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Courtney, in Windham, Says Rural Hospitals Need Medicare’s ‘Extra Boost’

February 21, 2018

Calling it “an incredible priority in eastern Connecticut,” Rep. Joe Courtney celebrated the recent five-year extension of the Medicare Dependent Hospital Program with a visit Tuesday to one of its beneficiaries, Windham Hospital.

“Rural hospitals like Windham need the extra boost,” Courtney said of the $3.8 million in annual reimbursements promised to the hospital through MDH. “In the polarized environment of Washington, (it’s amazing) that we were able to put together coalitions (in favor of MDH) in both the House and Senate.”

Courtney co-sponsored the Rural Hospital Access Act that would permanently extend the MDH program. While that has not passed, he happily discussed the extension of the program which had expired on Sept. 30, 2017. MDH provides enhanced reimbursements for small hospitals with a high percentage of Medicare patients and was developed to improve the financial stability of hospitals serving older, rural populations.

To help ensure continued MDH support, he urged the Windham leadership team gathered to meet with him to provide “the most current data possible” showing the need and the ways the hospital serves older patients with the funding.

Windham physicians and managers, led by President Donna Handley and East Region Board Chairperson Diane Wishnafski, thanked Courtney for his work on behalf of the community’s health.

“This has been a rollercoaster ride for us,” said Dr. Steve Lee, president of the hospital’s medical staff. “We’re on a good trajectory now but the MDH program is immensely critical here, helping us provide state-of-the-art care.”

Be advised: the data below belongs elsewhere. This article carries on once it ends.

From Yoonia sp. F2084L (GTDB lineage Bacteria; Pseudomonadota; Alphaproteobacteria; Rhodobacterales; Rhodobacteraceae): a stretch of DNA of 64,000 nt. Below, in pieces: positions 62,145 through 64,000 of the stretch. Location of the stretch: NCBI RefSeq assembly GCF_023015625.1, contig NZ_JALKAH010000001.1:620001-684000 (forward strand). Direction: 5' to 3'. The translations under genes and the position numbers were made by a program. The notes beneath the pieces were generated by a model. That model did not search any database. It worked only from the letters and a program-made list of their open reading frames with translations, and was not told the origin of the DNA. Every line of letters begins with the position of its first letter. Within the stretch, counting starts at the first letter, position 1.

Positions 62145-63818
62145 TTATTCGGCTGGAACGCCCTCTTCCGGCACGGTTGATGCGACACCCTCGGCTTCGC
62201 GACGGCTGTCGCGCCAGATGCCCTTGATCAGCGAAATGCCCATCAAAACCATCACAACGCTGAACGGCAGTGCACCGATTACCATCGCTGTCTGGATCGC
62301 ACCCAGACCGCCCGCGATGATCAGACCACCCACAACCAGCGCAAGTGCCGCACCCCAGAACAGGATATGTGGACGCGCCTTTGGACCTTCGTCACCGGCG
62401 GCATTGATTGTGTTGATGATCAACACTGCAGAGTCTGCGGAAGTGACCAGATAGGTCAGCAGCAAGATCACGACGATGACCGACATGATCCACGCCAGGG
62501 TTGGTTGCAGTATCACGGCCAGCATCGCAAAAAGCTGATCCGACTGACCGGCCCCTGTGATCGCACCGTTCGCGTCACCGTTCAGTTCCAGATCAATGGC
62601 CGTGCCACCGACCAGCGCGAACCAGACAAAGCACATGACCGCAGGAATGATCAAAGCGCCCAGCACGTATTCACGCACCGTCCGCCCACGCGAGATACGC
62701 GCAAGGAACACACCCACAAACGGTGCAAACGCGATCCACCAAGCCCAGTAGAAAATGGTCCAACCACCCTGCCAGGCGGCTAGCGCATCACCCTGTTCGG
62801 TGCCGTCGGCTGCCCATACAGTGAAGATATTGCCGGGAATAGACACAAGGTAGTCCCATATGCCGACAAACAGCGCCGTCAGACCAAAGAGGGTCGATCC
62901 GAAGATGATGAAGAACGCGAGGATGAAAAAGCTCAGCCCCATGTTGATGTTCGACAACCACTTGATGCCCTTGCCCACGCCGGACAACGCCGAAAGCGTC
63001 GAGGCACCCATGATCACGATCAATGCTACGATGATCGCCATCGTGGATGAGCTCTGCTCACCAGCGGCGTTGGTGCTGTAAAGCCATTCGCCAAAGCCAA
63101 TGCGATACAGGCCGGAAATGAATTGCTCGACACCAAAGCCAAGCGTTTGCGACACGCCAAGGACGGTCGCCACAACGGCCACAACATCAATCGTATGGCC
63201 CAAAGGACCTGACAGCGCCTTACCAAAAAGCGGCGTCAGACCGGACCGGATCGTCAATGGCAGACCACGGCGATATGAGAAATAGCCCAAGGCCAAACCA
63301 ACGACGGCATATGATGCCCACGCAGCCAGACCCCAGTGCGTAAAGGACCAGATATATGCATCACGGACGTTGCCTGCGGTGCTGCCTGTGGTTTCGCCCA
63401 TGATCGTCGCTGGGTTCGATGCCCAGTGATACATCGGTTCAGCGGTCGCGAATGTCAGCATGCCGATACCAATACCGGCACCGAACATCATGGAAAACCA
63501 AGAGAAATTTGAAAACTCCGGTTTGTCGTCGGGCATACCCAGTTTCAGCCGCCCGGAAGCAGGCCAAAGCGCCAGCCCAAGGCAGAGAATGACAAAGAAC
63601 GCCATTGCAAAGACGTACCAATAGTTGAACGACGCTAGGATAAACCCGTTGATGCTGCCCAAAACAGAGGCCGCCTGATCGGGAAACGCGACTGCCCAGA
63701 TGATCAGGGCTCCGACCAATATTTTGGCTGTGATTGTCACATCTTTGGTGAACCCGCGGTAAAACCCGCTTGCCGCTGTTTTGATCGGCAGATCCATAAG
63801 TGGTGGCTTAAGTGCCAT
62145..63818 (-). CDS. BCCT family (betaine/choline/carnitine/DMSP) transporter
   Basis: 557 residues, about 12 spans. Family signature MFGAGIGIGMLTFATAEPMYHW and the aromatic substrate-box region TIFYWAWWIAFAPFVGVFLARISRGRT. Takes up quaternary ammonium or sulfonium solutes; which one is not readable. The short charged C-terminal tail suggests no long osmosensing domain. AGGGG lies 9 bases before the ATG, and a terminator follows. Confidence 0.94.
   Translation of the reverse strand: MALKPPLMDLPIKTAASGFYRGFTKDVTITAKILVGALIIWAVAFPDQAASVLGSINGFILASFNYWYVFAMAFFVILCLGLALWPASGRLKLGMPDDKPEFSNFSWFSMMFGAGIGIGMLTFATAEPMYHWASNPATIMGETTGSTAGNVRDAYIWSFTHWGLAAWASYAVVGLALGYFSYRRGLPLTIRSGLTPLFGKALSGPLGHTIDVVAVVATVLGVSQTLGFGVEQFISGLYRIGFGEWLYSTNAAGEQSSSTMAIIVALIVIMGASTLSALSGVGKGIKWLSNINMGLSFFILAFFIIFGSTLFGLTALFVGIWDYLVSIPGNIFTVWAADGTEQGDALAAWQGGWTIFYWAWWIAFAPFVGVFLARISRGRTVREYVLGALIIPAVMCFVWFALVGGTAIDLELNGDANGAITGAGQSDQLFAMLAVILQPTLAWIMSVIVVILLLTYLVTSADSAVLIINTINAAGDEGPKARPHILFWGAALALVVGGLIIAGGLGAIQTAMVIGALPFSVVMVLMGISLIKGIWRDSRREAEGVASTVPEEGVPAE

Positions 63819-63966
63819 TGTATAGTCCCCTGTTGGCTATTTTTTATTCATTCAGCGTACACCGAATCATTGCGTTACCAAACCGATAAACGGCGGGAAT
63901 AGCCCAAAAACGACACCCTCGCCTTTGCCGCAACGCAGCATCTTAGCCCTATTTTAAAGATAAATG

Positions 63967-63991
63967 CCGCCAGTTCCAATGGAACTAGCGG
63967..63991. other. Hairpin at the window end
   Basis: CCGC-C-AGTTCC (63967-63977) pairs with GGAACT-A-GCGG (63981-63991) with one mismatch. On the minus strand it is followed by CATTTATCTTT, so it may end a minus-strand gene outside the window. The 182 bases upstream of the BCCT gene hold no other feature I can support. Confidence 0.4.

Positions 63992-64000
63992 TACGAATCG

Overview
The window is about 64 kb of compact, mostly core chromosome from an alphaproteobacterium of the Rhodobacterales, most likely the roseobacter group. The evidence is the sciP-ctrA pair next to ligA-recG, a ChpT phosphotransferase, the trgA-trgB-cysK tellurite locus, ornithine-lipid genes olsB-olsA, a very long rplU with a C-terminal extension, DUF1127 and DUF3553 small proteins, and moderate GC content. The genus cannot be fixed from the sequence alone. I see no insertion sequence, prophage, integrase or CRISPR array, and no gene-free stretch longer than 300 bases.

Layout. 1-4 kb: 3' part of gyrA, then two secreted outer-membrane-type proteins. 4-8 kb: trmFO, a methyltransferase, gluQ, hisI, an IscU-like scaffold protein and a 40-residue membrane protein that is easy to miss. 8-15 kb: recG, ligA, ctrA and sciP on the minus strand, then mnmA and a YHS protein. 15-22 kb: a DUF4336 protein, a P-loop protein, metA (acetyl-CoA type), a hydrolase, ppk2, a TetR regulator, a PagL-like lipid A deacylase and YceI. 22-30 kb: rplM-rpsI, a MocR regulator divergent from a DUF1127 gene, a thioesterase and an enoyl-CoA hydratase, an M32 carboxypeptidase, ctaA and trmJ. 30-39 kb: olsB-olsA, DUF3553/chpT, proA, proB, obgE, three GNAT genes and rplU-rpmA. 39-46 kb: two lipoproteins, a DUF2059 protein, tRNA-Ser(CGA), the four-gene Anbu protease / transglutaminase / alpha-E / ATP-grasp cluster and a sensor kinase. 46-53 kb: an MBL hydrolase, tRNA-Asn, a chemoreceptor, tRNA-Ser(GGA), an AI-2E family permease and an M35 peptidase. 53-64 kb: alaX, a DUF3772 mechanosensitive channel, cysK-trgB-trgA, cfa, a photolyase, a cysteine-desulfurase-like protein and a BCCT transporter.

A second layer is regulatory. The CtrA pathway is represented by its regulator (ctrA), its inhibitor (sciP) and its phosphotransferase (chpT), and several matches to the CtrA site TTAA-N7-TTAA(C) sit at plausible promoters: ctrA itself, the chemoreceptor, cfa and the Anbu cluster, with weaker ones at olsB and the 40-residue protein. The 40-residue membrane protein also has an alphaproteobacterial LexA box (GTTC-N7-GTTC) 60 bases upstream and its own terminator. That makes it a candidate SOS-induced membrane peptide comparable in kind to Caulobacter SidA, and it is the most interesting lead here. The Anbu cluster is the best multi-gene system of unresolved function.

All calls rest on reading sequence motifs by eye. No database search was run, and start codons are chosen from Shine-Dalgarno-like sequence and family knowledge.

When discussion turned to changes in the federal Affordable Care Act which mandates that every American have healthcare coverage, Courtney said subsidies are still “a carrot for people to enroll,” but that there are many questions that must be answered going forward.

He agreed to look into a suggestion from Dr. Gregory Shangold of the Emergency Department, that insurance companies be required to cover emergency services and then recoup the expense from the patients. Currently, Shangold said, hospitals “are forced to become bill collectors, which interrupts the patient-provider relationship.”

“People are debating getting care over paying higher copayments. We’re trying to fix that problem,” the congressman agreed.

The visit was something of a homecoming for Courtney, whose wife once worked as a pediatric nurse practitioner in local schools. He acknowledged the challenge of providing care in a rural setting like northeastern Connecticut.

“I know it’s been a bit of a bumpy ride out here, but the emotional commitment of the community to this hospital is automatic,” he said. “The best sort of advocacy is to show good results. There are good things going on out here and you can demonstrate real quality that’s being delivered.”